Grab your giant donut or ice cream truck and get ready to stand up and throw it for your country. Vikings are attacking, see, and it’s up to the citizens of 1970s Britain to fight back. With the assistance of The Department of Vikings, you must guide your little vigilante circle around increasingly wacky environments like The Farm, The Pipe Factory, The Museum, Up On The Roof, and, ultimately, Viking Island itself.
In a world full of cinematic gaming opportunities, it’s a delight to play something that is just a lot of fun. When Vikings Attack, by Clever Beans software, is a joyful playspace dedicated to funny sounds, goofy gameplay, and furious multiplayer battling. In short, it’s the wonderful chaser to all those huge, costly triple-A titles you have on your PlayStation 3 already. It’s also available via the PlayStation Network in an on-the-go version for the PlayStation Vita.
What you’ll like
The controls are responsive
When Vikings Attack plays like a brawler, only instead of beating the enemies up, you’re tossing improbably large objects at them. Your health is cleverly represented as the number of little folks in your colored circle. The vikings toss objects and bombs back at you as well, culling your mob of cutesy little village and city folk. Moving your little group of vigilantes about the screen feels good. They dash, turn, and throw stuff easily and quickly whenever you hit the right button. The learning curve is brief, and the levels designed to allow you to build your muscle memory for each type of control.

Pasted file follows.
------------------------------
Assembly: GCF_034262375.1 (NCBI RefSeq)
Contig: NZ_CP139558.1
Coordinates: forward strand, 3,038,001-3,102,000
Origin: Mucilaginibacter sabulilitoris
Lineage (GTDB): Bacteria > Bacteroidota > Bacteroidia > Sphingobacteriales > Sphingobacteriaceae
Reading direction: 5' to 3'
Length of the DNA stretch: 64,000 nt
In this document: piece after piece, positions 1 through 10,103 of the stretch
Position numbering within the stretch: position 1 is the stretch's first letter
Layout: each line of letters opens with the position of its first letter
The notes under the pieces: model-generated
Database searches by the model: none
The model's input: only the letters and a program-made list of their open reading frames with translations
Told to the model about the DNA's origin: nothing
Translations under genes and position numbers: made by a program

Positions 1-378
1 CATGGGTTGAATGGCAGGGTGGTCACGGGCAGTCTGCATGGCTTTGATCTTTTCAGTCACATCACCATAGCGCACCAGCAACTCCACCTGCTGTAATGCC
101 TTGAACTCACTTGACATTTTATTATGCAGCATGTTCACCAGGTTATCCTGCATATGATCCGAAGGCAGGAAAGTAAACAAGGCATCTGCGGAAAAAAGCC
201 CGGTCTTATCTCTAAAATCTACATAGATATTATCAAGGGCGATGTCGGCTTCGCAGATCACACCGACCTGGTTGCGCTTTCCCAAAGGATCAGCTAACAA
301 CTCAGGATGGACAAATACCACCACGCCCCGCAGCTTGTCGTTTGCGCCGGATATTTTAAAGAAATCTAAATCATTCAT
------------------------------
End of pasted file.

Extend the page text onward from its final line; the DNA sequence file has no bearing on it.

The art style and audio sparkle
The whole 1970s Britain theme is adorable, as are the chubby little vigilante characters and horn-wearing vikings. You collect new characters as you move through the themed environments, which have their own specific objects for throwing: shopping carts for the grocery store, planets and spaceships for the museum, and giant donuts at the fair. It’s whimsical and wacky.
The sounds of the little characters picking up different objects is laugh-out-loud funny, with vocalized grunts and “heyUP” sounds everywhere. When you make a particularly good shot, text like “Textbook!” “Good Show,” and “Cracking Good Shot” pop on the screen. My 10-year old son picked these up, repeating them aloud as we played through the entire game together.
It’s surprisingly strategic
At first, beating a level is a matter of tossing as many objects as possible, as fast as possible, at the advancing viking hordes. As it moves forward through its 15 levels, however, the surroundings become as much an opponent as the vikings themselves. The Sorting Office has what feels like miles of moving conveyor belts and buttons that you activate with well-timed shots to start, stop, or reverse direction of the moving walkways. A couple of levels, notably the Pipe Factory and Viking Island, have two players synchronize tactics to direct ordinance toward their foes.